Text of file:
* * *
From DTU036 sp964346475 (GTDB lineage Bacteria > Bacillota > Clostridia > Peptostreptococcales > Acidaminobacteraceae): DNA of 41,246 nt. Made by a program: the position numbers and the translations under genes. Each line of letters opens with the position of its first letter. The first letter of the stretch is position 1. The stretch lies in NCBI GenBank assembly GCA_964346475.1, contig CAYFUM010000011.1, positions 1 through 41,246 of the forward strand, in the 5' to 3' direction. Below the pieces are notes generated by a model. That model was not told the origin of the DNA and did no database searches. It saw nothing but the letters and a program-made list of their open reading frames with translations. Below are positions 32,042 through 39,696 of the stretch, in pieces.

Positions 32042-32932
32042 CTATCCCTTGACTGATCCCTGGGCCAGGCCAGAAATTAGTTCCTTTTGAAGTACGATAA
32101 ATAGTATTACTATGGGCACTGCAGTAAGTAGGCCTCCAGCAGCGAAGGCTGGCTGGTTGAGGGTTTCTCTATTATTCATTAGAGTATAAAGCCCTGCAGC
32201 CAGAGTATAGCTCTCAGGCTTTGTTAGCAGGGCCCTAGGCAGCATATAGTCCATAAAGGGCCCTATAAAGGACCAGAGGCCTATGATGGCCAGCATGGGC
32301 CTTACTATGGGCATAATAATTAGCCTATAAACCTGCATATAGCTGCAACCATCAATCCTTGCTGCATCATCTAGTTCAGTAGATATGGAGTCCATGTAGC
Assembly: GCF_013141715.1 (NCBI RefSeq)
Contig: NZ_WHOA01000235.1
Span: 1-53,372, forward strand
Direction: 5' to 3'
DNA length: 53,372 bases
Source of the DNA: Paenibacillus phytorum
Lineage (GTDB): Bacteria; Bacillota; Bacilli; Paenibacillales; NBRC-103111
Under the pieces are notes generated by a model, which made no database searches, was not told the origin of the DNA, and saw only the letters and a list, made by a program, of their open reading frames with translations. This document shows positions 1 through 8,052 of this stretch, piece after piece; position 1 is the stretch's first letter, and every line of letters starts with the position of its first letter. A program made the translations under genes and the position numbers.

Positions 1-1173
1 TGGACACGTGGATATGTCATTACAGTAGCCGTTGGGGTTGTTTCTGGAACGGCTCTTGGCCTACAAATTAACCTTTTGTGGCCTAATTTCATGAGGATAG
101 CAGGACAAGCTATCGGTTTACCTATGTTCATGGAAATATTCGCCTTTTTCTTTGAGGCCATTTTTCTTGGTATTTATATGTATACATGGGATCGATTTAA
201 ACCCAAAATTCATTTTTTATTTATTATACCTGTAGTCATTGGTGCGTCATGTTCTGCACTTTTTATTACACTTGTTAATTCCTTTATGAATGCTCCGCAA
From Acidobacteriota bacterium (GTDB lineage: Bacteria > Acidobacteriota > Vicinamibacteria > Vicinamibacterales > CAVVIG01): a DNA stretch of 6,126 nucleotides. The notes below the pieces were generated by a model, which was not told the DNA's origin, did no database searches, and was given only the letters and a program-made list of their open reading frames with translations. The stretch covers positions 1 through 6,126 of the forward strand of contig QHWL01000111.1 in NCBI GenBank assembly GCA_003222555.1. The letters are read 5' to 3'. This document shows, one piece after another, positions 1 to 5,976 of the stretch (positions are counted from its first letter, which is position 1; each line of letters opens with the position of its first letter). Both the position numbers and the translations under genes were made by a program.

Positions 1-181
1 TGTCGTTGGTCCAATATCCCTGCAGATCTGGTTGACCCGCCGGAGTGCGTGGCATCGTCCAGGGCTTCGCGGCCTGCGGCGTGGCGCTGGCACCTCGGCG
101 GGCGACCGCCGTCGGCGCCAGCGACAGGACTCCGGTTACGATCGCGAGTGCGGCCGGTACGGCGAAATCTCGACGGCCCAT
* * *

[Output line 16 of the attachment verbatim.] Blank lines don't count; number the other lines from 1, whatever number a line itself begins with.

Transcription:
1 TGGACACGTGGATATGTCATTACAGTAGCCGTTGGGGTTGTTTCTGGAACGGCTCTTGGCCTACAAATTAACCTTTTGTGGCCTAATTTCATGAGGATAG